Fortunately, at Ipsun Solar we have chosen to almost exclusively sell the most transparent solar lending product:
the prime rate product with no fees at all.
This allows us to sell at the same cash price as our financed price, sidestepping the conversation almost entirely.
Well as soon as we go up against a competitor offering a .99% loan, we have to explain to the homeowner that they are simply paying 20 years of interest upfront in the form of dealer fees that are entirely opaque to them, whereas we are giving them the transparency of a prime rate loan, which they can pay off early to save on their lifetime interest cost.
Again, this is a math lesson that no solar salesperson wants to have, because it’s complicated and confusing to the homeowner.
I hope you’re sitting down, because this is going to be a truly ground-breaking and earth-shattering thought:
**how about we pass a law to mandate Truth in Solar Lending? **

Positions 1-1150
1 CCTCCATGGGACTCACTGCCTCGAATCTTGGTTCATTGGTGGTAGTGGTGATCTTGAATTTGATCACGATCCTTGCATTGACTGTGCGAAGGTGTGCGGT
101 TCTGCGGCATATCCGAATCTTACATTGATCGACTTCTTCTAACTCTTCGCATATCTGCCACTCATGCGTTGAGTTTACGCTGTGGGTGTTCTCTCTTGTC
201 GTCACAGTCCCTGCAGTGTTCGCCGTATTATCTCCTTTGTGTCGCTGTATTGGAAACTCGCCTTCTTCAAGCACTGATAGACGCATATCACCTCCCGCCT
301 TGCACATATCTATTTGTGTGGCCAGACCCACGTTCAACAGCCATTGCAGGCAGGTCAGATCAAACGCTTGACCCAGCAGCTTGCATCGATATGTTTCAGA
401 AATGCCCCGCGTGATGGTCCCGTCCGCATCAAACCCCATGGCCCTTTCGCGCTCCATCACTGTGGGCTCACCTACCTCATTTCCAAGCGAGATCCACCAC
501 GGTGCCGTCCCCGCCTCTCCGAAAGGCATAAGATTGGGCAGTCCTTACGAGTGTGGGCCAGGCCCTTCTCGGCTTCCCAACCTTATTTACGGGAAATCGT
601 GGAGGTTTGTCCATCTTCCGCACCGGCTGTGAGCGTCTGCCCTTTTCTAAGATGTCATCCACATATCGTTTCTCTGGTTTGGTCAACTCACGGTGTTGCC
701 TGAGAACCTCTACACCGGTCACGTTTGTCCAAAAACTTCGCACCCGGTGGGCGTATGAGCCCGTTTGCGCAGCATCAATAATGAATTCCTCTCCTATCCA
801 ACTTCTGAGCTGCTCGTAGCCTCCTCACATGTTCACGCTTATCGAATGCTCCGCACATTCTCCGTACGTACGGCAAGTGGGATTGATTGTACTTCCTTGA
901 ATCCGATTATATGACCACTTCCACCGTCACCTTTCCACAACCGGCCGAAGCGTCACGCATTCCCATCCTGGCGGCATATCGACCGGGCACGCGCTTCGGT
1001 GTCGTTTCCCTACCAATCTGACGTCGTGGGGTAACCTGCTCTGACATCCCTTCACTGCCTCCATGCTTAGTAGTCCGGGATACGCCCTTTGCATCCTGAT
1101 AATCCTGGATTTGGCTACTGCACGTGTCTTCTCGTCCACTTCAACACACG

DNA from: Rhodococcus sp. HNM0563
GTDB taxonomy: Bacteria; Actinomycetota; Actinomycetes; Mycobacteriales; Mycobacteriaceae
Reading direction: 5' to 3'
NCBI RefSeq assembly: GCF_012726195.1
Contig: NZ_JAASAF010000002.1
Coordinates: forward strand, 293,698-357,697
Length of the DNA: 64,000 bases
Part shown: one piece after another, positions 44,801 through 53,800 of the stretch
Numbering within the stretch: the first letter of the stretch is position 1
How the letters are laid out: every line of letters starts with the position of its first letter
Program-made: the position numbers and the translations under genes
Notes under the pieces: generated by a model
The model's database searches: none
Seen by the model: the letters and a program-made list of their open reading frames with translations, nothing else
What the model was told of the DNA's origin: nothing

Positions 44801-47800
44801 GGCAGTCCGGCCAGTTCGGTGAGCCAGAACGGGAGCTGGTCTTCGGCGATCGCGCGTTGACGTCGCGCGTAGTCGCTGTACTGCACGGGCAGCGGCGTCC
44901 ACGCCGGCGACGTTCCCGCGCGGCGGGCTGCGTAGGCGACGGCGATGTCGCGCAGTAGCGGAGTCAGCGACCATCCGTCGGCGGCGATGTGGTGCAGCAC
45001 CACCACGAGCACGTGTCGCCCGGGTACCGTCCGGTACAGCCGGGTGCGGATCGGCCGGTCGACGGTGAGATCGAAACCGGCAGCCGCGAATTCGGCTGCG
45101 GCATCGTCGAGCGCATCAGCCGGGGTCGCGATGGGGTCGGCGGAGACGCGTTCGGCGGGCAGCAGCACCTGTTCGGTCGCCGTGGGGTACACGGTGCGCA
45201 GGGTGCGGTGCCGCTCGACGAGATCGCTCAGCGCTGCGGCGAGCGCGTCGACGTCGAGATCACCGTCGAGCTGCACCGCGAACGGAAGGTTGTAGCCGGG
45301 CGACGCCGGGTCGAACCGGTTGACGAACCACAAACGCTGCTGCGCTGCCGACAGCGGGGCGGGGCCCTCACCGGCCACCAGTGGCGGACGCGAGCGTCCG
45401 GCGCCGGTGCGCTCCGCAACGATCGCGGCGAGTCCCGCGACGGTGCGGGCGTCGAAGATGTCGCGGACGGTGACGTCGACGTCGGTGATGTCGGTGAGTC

Congress should pass a law mandating that if a solar lender wants to charge fees for the privilege of offering their loan products, those fees must be disclosed separately in a line item to the homeowner with a disclaimer that they are not eligible for the ITC. Imagine that, we do the same thing for solar lending that has existed for home mortgages for 55 years!
So what would the result be of this radical idea?
Well there is one downside: the ability to manipulate these dealer fees into something that ends up being eligible for the ITC, and thereby reducing the homeowner’s monthly payments, would be a thing of the past.